Kunsthalle Praha's Program
„Our aim is to reflect on the world we live in, to not be afraid to address traumas and controversial questions of our past. However, we do not want to moralize or advocate a singular truth. We care about connecting communities which are mutually isolated from each other by their social bubbles and about contributing to the development of an empathetic and tolerant society.”
– Christelle Havranek, Chief Curator at Kunsthalle Praha
We are creating an interdisciplinary program which connects modern and contemporary art to literature, music, film, science, and architecture. Each thematic exhibition is novel, conceived in collaboration with an external team and potentially with a different institution.
We value a plurality of opinions and are interested in interdisciplinary and intergenerational crossovers. We seek artists and curators whose work is the result of continuous research within a complex geographic and historic context. When it comes to solo exhibitions, we are building a mutually interlinked ecosystem providing support for artists in the creation, presentation, and propagation of innovative projects both in the Czech Republic and abroad. We hope that the works of established and upcoming artists can help us reflect on important social and cultural questions of our time.
The Kunsthalle Praha building and with its rich history determine some of our ventures and themes. The function and industrial nature of the former Zenger Electrical Substation as well as the figure of modernist sculptor Zdeněk Pěšánek guide us toward a visionary, experimental approach to the world around us. The topic of electrical energy itself represents a momentous challenge both for contemporary society and for new art forms.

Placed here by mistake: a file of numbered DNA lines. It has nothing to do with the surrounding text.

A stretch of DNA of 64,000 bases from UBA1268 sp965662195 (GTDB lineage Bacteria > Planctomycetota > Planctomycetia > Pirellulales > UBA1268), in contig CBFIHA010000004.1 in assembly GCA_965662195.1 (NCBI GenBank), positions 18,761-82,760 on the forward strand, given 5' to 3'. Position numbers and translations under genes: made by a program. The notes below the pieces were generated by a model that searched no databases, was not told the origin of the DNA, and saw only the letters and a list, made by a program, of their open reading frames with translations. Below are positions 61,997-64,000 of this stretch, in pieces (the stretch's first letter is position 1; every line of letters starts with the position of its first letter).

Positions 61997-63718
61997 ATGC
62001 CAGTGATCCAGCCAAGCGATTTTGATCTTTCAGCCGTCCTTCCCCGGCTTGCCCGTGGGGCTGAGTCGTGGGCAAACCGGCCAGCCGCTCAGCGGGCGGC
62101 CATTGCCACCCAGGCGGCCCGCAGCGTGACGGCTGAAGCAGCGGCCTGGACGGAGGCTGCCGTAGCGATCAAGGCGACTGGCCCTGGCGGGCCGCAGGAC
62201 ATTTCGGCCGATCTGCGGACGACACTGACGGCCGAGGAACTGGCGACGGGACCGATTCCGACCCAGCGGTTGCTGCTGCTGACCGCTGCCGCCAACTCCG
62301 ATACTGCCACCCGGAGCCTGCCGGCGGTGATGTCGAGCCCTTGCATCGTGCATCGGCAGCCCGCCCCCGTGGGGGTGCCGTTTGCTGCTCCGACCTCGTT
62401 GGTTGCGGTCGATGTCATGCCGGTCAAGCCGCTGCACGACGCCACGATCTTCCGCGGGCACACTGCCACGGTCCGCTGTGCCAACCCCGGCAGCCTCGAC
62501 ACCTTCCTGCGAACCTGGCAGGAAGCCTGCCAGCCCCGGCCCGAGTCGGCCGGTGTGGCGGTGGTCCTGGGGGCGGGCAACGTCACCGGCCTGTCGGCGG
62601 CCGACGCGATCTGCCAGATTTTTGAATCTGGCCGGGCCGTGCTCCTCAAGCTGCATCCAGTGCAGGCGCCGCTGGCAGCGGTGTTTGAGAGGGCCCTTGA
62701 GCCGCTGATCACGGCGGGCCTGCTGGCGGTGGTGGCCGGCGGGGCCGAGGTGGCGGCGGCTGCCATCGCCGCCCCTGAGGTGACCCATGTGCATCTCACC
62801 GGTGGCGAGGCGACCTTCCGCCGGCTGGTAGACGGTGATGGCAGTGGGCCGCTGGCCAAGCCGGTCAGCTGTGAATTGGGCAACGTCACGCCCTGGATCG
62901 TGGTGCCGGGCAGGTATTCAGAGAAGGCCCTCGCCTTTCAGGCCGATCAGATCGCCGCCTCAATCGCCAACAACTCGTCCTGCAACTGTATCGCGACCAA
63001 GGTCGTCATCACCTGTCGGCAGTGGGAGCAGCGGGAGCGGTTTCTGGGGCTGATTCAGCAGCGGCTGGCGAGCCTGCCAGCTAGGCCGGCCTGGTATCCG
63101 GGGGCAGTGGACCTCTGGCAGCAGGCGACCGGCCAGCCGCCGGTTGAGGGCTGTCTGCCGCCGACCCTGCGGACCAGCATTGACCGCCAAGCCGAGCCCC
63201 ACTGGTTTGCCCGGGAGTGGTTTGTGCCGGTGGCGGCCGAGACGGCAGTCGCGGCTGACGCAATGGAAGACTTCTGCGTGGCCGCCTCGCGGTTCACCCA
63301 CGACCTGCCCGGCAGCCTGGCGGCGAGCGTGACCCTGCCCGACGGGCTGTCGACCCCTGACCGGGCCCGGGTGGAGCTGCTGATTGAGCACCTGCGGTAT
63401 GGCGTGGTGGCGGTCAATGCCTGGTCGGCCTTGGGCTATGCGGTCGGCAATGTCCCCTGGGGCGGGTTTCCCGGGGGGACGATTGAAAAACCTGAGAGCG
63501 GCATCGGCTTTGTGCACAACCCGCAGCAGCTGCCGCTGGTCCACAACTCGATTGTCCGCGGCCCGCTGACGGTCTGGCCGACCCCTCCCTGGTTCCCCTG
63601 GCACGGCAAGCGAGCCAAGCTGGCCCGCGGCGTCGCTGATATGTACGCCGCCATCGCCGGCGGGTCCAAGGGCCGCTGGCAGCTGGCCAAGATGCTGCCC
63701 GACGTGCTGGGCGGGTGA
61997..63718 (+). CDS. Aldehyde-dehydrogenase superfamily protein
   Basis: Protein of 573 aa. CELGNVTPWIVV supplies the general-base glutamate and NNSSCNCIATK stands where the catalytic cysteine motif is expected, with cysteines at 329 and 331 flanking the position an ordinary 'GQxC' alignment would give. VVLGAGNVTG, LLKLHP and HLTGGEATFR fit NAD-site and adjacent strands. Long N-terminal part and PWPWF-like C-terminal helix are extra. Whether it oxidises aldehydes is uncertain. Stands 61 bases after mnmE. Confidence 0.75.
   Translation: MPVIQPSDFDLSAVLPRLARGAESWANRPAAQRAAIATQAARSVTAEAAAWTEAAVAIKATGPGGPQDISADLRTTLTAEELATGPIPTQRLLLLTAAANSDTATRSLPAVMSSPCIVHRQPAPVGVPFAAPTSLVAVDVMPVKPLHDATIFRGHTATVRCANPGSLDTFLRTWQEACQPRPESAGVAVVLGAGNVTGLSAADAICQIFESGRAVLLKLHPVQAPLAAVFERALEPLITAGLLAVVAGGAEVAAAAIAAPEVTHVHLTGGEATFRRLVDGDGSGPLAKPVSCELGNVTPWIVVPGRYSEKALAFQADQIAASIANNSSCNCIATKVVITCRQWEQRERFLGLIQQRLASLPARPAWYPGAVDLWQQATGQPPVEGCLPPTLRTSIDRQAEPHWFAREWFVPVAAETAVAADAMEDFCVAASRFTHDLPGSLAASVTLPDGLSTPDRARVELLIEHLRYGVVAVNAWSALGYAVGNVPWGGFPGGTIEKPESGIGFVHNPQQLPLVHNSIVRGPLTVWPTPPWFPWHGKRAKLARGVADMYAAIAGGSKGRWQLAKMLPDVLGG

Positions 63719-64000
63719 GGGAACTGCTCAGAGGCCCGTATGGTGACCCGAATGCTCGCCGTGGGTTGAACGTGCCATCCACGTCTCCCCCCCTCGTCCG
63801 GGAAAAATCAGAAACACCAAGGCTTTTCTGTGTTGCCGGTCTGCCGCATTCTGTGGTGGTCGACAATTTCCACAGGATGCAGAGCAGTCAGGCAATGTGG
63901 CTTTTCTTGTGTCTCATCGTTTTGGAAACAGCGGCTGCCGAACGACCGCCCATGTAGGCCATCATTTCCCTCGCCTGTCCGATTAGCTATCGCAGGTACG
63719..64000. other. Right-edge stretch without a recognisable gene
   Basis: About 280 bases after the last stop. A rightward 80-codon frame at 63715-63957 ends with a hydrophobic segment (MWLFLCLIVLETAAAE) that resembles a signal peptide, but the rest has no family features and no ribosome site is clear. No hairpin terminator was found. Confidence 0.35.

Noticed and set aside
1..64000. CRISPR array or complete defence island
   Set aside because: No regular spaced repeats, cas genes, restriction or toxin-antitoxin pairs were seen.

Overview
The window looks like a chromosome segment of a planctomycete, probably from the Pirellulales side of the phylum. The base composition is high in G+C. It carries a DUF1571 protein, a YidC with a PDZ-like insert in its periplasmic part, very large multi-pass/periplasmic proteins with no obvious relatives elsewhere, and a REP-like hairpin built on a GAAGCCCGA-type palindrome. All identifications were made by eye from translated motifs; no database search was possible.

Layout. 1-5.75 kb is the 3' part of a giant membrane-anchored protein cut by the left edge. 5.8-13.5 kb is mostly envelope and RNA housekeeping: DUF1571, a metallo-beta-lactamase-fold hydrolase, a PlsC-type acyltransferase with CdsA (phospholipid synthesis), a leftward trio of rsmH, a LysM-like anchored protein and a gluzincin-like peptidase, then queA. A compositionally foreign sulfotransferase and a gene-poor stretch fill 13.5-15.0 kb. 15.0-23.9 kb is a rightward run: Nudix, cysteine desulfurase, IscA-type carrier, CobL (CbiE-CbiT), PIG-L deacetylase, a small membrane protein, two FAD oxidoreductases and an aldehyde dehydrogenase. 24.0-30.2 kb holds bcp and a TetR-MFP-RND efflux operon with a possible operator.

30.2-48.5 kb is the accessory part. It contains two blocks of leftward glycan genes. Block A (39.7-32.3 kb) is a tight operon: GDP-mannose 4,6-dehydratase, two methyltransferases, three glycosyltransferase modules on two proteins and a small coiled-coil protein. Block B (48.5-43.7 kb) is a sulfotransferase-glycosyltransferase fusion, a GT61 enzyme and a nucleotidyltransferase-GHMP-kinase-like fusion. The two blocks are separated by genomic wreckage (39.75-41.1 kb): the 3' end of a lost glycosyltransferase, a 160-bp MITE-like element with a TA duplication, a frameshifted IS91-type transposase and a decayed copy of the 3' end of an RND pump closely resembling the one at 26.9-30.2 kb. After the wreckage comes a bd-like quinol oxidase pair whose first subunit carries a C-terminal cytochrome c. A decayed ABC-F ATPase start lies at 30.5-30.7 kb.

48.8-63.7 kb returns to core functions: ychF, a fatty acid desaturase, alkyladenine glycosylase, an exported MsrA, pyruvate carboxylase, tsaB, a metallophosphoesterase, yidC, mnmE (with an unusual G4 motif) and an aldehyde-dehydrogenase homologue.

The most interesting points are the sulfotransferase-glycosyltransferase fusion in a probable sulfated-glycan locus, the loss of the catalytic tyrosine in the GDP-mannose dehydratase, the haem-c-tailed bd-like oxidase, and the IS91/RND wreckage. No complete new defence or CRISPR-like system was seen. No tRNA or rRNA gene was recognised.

The Façade Project
The Façade Project was conceived as a tribute to the visionary work of sculptor Zdeněk Pěšánek, who, between 1932 and 1936, designed four light-kinetic sculptures—part of his thematic series 100 Years of Electricity—for the front facade of the Zenger Electrical Substation. In 1937, these works won a prize at the World’s Fair in Paris. However, they were lost during World War II and thus never claimed their intended place on the industrial facade.
FP operates as an experimental platform allowing artists to create new artworks which are in dialogue with Kunsthalle Praha, the former Zenger Electrical Substation, and its immediate surroundings. These artistic interventions are always based on prior research into the manifold contextual layers—geographical, political, social—of this space in the very heart of Prague.